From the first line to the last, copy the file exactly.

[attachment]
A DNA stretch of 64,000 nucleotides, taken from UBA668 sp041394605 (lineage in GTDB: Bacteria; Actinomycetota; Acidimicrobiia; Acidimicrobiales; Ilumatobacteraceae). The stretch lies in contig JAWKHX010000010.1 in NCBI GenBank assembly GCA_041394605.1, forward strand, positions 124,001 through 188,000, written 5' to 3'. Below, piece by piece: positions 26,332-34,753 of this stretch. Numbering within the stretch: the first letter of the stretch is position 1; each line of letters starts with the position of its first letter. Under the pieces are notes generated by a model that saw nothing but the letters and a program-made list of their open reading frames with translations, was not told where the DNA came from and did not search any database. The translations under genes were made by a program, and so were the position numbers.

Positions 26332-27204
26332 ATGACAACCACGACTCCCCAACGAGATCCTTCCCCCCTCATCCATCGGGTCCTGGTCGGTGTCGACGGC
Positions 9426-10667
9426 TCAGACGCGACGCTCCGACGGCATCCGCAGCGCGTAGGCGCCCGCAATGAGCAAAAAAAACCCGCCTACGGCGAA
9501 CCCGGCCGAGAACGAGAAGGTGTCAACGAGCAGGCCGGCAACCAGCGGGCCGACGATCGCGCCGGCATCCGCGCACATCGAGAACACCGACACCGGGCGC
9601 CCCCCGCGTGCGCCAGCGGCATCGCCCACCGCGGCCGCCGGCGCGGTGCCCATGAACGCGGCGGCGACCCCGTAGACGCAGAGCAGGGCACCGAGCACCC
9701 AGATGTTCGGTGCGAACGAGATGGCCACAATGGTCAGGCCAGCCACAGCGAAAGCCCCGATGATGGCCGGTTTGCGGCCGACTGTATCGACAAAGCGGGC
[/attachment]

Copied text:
A DNA stretch of 64,000 nucleotides, taken from UBA668 sp041394605 (lineage in GTDB: Bacteria; Actinomycetota; Acidimicrobiia; Acidimicrobiales; Ilumatobacteraceae). The stretch lies in contig JAWKHX010000010.1 in NCBI GenBank assembly GCA_041394605.1, forward strand, positions 124,001 through 188,000, written 5' to 3'. Below, piece by piece: positions 26,332-34,753 of this stretch. Numbering within the stretch: the first letter of the stretch is position 1; each line of letters starts with the position of its first letter. Under the pieces are notes generated by a model that saw nothing but the letters and a program-made list of their open reading frames with translations, was not told where the DNA came from and did not search any database. The translations under genes were made by a program, and so were the position numbers.

Positions 26332-27204
26332 ATGACAACCACGACTCCCCAACGAGATCCTTCCCCCCTCATCCATCGGGTCCTGGTCGGTGTCGACGGC
Positions 9426-10667
9426 TCAGACGCGACGCTCCGACGGCATCCGCAGCGCGTAGGCGCCCGCAATGAGCAAAAAAAACCCGCCTACGGCGAA
9501 CCCGGCCGAGAACGAGAAGGTGTCAACGAGCAGGCCGGCAACCAGCGGGCCGACGATCGCGCCGGCATCCGCGCACATCGAGAACACCGACACCGGGCGC
9601 CCCCCGCGTGCGCCAGCGGCATCGCCCACCGCGGCCGCCGGCGCGGTGCCCATGAACGCGGCGGCGACCCCGTAGACGCAGAGCAGGGCACCGAGCACCC
9701 AGATGTTCGGTGCGAACGAGATGGCCACAATGGTCAGGCCAGCCACAGCGAAAGCCCCGATGATGGCCGGTTTGCGGCCGACTGTATCGACAAAGCGGGC